Bee Balm Flower

Bee balm (Monarda didyma), also known as bergamot or Oswego tea, is a stunning flowering plant that can attract bees, butterflies, and hummingbirds. With its bright flowers and intoxicating fragrance, bee balm is an excellent addition to any garden. However, certain plants can inhibit the growth and spread of bee balm. When planning your garden, it’s important to know what not to plant with bee balm.

Why Companion Planting Matters ?

Companion planting refers to strategically placing plants together in a way that benefits growth. The right plant partners can:

  • Deter pests
  • Improve pollination
  • Enhance flavor
  • Balance soil nutrients
  • Maximize garden space

But incompatible plants will compete for sunlight, nutrients, and water. They can also encourage more pests and diseases. That’s why avoiding these bad bee balm pairings is key.

Bee Balm Flower

Plants That Inhibit Bee Balm Growth

Here are the top types of plants you’ll want to keep away from your bee balm:

Aggressive Spreaders

Bee balm spreads readily on its own via both seed dispersal and underground rhizome growth. Fast-growing, aggressive plants will quickly overtake bee balm if planted too closely. Avoid pairing bee balm with: mint, lemon balm, chives, oregano, Jerusalem artichokes and strawberries. Space these plants far from bee balm to prevent crowding.

Heavy Feeders

Some plants are heavy feeders that rapidly deplete soil nutrients like tomatoes, peppers, eggplant, cabbage and broccoli. Pairing these with bee balm can starve your bee balm of vital nitrogen and cause stunted growth.

Bee Balm Plant

Allelopathic Plants

Certain species release natural chemicals into the soil that suppress the growth of their neighbors. These allelopathic plants include: black walnut trees, sunflowers, marigolds and wormwood. Avoid planting bee balm within the root zone of these plants or trees.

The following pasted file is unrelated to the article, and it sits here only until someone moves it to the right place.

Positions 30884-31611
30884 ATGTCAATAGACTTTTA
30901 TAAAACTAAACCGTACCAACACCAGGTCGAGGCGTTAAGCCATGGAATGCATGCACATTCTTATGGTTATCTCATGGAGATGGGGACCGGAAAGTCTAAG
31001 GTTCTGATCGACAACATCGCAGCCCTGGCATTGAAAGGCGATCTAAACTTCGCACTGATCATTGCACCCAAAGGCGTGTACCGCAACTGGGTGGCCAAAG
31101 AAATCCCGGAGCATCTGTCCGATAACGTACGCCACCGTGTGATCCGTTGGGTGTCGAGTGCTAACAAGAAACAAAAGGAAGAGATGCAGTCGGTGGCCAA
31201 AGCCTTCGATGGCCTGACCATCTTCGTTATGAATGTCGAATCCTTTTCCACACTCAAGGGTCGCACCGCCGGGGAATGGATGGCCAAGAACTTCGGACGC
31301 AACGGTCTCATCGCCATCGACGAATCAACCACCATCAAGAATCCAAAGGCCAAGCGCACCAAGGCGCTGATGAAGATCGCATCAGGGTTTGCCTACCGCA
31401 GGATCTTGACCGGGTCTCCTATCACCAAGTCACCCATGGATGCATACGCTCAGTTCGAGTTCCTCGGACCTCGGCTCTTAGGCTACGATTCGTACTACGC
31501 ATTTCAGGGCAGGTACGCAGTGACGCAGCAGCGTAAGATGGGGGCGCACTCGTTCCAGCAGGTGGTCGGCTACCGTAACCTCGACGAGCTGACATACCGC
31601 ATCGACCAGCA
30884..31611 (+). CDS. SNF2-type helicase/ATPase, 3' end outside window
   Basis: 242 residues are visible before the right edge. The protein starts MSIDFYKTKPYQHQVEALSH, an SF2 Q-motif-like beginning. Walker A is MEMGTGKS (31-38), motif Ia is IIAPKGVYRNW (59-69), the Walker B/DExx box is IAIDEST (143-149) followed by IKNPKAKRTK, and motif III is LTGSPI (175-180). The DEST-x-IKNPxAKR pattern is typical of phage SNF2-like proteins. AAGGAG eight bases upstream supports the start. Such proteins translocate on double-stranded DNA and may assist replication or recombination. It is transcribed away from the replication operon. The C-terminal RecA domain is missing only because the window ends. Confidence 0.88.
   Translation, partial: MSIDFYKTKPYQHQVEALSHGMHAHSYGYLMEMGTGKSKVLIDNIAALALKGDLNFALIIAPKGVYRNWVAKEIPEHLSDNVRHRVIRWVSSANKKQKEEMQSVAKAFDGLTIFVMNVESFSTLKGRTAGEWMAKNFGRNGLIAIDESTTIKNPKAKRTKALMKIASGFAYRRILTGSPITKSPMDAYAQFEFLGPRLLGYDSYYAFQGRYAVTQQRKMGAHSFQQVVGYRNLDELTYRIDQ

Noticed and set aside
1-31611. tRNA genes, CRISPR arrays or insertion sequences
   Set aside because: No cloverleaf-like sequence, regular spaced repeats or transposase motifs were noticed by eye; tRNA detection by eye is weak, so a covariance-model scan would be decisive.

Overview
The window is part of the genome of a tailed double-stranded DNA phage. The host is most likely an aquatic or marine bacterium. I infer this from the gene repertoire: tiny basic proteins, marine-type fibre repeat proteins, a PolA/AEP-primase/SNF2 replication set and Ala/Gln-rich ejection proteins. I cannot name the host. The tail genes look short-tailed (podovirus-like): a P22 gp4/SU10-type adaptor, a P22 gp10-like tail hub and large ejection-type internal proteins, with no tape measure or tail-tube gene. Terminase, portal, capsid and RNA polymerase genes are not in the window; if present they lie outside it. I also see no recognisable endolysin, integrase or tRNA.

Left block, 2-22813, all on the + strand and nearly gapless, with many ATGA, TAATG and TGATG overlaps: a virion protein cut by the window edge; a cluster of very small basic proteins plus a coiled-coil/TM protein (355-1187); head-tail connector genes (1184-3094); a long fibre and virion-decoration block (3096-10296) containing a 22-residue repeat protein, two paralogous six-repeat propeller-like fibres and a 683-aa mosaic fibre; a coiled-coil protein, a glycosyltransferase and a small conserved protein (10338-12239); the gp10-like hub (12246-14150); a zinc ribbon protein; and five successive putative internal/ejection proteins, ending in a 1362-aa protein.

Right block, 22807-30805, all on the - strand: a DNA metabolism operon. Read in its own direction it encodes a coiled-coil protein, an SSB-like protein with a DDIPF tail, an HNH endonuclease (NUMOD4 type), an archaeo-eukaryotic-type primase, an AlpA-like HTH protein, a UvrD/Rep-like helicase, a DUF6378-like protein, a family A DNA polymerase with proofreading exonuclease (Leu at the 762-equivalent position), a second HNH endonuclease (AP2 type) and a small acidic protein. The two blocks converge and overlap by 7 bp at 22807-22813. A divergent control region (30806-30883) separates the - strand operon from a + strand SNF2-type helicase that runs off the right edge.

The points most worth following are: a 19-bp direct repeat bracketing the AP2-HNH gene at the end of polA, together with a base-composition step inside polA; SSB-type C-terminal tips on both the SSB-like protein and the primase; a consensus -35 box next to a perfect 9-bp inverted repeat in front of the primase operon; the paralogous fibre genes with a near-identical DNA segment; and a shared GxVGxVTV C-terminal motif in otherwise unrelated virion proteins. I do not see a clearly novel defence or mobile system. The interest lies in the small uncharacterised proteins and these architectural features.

Similar Pest & Disease Attractors

Plants that attract similar pests and diseases in close proximity just amplify the problem. Do not plant bee balm near phlox, asters, zinnias. These annuals and perennials also draw powdery mildew, a common and unsightly fungal disease.

Ideal Bee Balm Companions

When pairing plants with bee balm, choose:

Pollinator-Friendly Herbs

Herbs like dill, borage, and calendula attract pollinators. More pollinator traffic means better fruit and seed production for your bee balm.

Nectar Sources

Pair bee balm with other tubular flowers preferred by hummingbirds and butterflies. Foxglove, salvia, and honeysuckle make great partners.

Bee Balm Plant

Vegetables Needing Shade

Position leafy greens, peas, carrots, and other vegetables that appreciate some shade underneath the tall bee balm flowers.

Native Species

Other native plants have shared growth requirements and pest resistance. Asters, coneflowers, and lilies do well with bee balm.

Root Crops

Onions, garlic, beets, and other root veggies don’t compete much above ground. Just don’t plant them too densely around bee balm.

Tips for Growing Bee Balm

Follow these tips to keep your bee balm happy and healthy among other plants:

  • Provide full to partial sun and rich, moist soil. Mulch to retain moisture.
  • Space plants 12-15 inches apart for good air circulation.
  • Divide clumps every 2-3 years to control spread.
  • Cut back flowers after bloom to encourage re-blooming.
  • Monitor for common pests like powdery mildew and aphids.
  • Choose resistant cultivars like Jacob Cline or Marshall’s Delight.
  • Grow in containers if aggressive spread is a concern.


With smart companion planting, your bee balm will thrive! Just steer clear of aggressive spreaders, heavy feeders, and competing species. Then sit back and enjoy the busy pollinators flocking to your garden.

By p ly

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